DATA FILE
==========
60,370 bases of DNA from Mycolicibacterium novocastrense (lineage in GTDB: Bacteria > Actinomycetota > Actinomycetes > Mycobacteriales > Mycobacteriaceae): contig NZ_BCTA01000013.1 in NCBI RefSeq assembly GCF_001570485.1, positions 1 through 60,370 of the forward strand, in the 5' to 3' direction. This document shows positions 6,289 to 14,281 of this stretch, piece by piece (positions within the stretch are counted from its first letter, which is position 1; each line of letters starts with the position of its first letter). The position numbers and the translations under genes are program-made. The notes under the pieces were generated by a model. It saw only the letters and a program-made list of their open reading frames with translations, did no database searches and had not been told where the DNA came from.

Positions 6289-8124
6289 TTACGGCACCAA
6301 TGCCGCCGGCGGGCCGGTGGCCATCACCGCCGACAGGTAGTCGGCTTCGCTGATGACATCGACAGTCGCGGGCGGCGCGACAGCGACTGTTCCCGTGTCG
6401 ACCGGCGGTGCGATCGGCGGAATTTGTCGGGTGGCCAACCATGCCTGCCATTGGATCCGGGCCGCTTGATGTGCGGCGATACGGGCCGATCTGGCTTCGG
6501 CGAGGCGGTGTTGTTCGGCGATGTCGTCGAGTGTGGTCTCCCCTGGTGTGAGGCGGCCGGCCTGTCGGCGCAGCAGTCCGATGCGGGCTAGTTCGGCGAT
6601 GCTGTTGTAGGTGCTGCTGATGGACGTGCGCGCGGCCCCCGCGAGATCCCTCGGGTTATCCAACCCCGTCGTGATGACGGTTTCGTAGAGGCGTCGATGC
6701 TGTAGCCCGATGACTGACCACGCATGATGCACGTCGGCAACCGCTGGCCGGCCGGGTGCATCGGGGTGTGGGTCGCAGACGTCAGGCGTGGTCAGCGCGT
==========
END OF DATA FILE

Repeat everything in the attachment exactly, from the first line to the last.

60,370 bases of DNA from Mycolicibacterium novocastrense (lineage in GTDB: Bacteria > Actinomycetota > Actinomycetes > Mycobacteriales > Mycobacteriaceae): contig NZ_BCTA01000013.1 in NCBI RefSeq assembly GCF_001570485.1, positions 1 through 60,370 of the forward strand, in the 5' to 3' direction. This document shows positions 6,289 to 14,281 of this stretch, piece by piece (positions within the stretch are counted from its first letter, which is position 1; each line of letters starts with the position of its first letter). The position numbers and the translations under genes are program-made. The notes under the pieces were generated by a model. It saw only the letters and a program-made list of their open reading frames with translations, did no database searches and had not been told where the DNA came from.

Positions 6289-8124
6289 TTACGGCACCAA
6301 TGCCGCCGGCGGGCCGGTGGCCATCACCGCCGACAGGTAGTCGGCTTCGCTGATGACATCGACAGTCGCGGGCGGCGCGACAGCGACTGTTCCCGTGTCG
6401 ACCGGCGGTGCGATCGGCGGAATTTGTCGGGTGGCCAACCATGCCTGCCATTGGATCCGGGCCGCTTGATGTGCGGCGATACGGGCCGATCTGGCTTCGG
6501 CGAGGCGGTGTTGTTCGGCGATGTCGTCGAGTGTGGTCTCCCCTGGTGTGAGGCGGCCGGCCTGTCGGCGCAGCAGTCCGATGCGGGCTAGTTCGGCGAT
6601 GCTGTTGTAGGTGCTGCTGATGGACGTGCGCGCGGCCCCCGCGAGATCCCTCGGGTTATCCAACCCCGTCGTGATGACGGTTTCGTAGAGGCGTCGATGC
6701 TGTAGCCCGATGACTGACCACGCATGATGCACGTCGGCAACCGCTGGCCGGCCGGGTGCATCGGGGTGTGGGTCGCAGACGTCAGGCGTGGTCAGCGCGT